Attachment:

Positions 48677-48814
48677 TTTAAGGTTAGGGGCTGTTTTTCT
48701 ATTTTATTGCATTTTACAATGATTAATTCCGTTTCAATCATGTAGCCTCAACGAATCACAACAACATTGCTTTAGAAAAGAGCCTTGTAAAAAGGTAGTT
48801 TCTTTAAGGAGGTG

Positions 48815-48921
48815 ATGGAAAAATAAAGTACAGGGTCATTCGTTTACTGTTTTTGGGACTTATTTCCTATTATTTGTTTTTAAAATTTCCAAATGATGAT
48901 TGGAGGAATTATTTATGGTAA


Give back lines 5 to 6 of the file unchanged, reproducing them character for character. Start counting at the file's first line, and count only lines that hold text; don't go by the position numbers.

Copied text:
Positions 48815-48921
48815 ATGGAAAAATAAAGTACAGGGTCATTCGTTTACTGTTTTTGGGACTTATTTCCTATTATTTGTTTTTAAAATTTCCAAATGATGAT